Legalizing marijuana: The states' case
Think the federal marijuana ban dooms state legalization for medical — even recreational — use? Think again. States have a legal basis for allowing marijuana use that's solid enough to prevail in court.
So says Vanderbilt University law professor Robert A. Miklos in a new Cato Institute paper. He focuses on state-legalized medical marijuana but maintains his analysis also applies to Colorado and Washington-state voters' recent approval of recreational use.
“There are ... important limits to the doctrine of federal supremacy” rooted in Article VI of the Constitution, he writes. Those limits derive from the “anti-commandeering principle” enforced by the Supreme Court, which prohibits using “states as instruments of federal governance.”
Federal supremacy is straightforward when Congress legalizes private activity banned by states — but not when Congress bans conduct legalized by states, Mr. Miklos says. Those state laws remain in force because the anti-commandeering principle means Congress can't pre-empt states' inaction — in this instance, declining, via legalization, to enforce the federal marijuana ban.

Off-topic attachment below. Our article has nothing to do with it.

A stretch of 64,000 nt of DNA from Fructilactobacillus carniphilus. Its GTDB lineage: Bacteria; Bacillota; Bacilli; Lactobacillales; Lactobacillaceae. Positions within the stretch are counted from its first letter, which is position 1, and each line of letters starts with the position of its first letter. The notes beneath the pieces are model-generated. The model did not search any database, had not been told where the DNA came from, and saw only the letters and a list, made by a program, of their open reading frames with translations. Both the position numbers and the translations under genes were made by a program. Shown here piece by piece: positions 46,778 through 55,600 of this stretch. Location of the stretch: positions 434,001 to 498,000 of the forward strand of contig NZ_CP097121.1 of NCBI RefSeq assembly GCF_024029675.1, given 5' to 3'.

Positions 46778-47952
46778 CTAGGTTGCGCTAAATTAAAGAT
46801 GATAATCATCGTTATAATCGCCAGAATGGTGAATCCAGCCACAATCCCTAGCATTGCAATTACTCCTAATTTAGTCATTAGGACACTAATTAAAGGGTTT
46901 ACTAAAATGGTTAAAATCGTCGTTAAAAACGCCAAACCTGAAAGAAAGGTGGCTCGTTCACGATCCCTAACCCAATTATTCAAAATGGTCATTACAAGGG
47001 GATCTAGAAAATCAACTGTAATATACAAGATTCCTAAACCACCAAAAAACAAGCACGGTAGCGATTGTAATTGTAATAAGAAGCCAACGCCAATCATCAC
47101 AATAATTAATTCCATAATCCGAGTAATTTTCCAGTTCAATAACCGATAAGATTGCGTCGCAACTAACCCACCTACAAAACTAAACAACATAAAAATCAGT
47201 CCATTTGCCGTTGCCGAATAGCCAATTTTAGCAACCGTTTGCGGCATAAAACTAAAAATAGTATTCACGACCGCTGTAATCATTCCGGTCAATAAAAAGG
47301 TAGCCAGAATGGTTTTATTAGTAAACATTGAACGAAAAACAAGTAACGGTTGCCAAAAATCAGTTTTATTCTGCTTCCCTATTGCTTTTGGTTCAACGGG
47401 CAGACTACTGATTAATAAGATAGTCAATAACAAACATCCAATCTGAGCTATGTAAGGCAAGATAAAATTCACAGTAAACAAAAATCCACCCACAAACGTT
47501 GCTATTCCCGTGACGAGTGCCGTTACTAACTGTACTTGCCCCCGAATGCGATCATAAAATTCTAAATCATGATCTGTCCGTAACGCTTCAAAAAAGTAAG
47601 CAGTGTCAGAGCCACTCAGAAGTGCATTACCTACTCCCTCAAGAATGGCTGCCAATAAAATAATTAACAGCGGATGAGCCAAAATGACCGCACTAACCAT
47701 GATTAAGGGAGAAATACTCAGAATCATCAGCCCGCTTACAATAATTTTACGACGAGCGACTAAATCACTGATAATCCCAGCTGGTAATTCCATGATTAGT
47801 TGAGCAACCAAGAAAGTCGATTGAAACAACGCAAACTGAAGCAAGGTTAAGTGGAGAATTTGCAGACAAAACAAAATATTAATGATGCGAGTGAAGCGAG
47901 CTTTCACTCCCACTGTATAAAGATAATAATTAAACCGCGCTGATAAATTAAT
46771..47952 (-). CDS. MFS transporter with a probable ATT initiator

There's no good reason for any government to ban marijuana, which causes demonstrably less harm than legal alcohol and tobacco; rather, it's marijuana prohibition that's harmful — to otherwise law-abiding citizens and to taxpayers. Kudos to Miklos for outlining a robust legal basis for states to keep America moving toward the outright legalization that must occur.
And we hope Pennsylvania Gov. Tom Corbett and the Republican-controlled state Legislature, each on the wrong side of this argument, take note.
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